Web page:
But to answer your question, I don't really dislike anything about it. It's just that...

On one side of the equation, the thing I like about the true fixie is that it forces you to learn to pedal at every conceivable cadence. For example, on Saturday I rode my fixie 110 miles, 7100 feet of climbing, maximum speed 37.4 mph according to my gps program. I don't think I'll do that again! On some of the descents I had to pedal at a 175 rpm or so, which is getting pretty close to scary! To maintain control, you want to be putting power into the pedals at all times; so even when you're screaming down a hill and you can't imagine your legs going any faster than they already are, you try to ride the bike, not let the bike ride you. And I was struggling up hills at a walking pace, a cadence maybe 30rpm, which is almost painful. Now, I don't enjoy those extremes; so to get up the hills I attack them as fast as I can, getting up the hills with the highest cadence possible. The end result is that on a short to medium fixie ride (up to 60 miles or so) my average speed is a couple mph faster than on a geared bike. It's hard work, but it's a blast. Somehow the S3X doesn't give me that.

Neither the S3X nor the AW is quite as much crazy fun as a true fixie; but they come equally close.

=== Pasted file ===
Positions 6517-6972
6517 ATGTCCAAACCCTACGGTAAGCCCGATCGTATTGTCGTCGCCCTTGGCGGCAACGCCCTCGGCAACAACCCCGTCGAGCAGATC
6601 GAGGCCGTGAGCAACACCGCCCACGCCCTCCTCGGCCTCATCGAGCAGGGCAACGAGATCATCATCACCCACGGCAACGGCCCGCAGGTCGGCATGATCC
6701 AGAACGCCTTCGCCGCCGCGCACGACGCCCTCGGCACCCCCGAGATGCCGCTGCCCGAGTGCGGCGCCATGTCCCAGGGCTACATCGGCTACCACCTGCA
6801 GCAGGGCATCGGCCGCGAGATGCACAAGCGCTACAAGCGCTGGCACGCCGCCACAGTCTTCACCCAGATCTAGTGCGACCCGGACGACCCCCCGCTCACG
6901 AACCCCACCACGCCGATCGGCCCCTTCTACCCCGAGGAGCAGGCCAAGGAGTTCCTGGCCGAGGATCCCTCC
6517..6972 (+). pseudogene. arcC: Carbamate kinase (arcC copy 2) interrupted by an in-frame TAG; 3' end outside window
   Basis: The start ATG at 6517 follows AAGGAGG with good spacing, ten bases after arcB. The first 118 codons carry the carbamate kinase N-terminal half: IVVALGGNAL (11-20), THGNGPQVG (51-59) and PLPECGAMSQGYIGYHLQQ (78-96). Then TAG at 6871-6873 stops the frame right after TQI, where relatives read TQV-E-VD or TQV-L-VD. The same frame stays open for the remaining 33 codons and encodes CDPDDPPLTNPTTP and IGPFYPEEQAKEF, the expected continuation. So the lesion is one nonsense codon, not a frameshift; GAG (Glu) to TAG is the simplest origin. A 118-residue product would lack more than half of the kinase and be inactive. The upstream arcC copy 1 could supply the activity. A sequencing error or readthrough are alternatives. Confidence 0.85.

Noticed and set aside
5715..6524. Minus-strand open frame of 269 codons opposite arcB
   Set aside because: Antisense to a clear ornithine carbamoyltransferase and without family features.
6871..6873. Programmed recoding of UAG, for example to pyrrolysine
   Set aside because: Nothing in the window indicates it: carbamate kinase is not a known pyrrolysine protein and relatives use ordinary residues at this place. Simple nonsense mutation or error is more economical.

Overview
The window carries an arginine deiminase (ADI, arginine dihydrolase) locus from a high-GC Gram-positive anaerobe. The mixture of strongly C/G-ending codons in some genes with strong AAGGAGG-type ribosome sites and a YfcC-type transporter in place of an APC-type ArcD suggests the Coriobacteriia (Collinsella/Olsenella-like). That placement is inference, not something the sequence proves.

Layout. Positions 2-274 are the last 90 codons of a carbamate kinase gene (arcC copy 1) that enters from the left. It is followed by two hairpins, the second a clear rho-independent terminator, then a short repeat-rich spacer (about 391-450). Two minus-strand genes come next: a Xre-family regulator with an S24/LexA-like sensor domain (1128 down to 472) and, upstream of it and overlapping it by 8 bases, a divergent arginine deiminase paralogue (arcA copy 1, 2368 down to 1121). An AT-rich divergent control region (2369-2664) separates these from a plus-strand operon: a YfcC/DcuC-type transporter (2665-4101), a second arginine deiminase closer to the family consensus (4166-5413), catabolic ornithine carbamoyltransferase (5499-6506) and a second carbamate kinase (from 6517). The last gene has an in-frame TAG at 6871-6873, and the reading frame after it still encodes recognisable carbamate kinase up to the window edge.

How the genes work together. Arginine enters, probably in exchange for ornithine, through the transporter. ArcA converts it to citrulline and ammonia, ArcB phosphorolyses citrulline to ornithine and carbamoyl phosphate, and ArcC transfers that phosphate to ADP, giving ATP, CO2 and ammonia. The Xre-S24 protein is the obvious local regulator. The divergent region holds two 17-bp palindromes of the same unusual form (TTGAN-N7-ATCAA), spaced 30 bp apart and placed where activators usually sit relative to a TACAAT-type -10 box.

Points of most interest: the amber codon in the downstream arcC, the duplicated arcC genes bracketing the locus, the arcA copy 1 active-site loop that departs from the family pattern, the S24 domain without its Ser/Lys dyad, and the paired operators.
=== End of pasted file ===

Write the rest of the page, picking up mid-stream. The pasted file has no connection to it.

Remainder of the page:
On the other side of the equation, the fun of a geared bike, and this includes a regular old three speed, is that you can chose a cadence that works for the terrain. On a three speed you have fewer choices, but you still downshift for the climbs, upshift for the descents, and when gravity really takes over you just coast. It's a blast. But somehow the S3X doesn't give me that.

So it's not that there's anything bad about the S3X, but that it misses out on the best parts of fixed gear and misses out on the best parts of variable gears.

I should point out that @JohnDThompson has a Viscount set up almost exactly the same as my Lambert. It might be fun to hear his thoughts on it as well.
Makes sense. I'm a pretty frequent fixed gear rider, so I understand the cadence/control appeal, especially on my weekly club rides with geared bike riders.

I'd still like to give it go. Count me as interested if you ever decide to part with the s3x.
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Old 05-04-15, 10:40 AM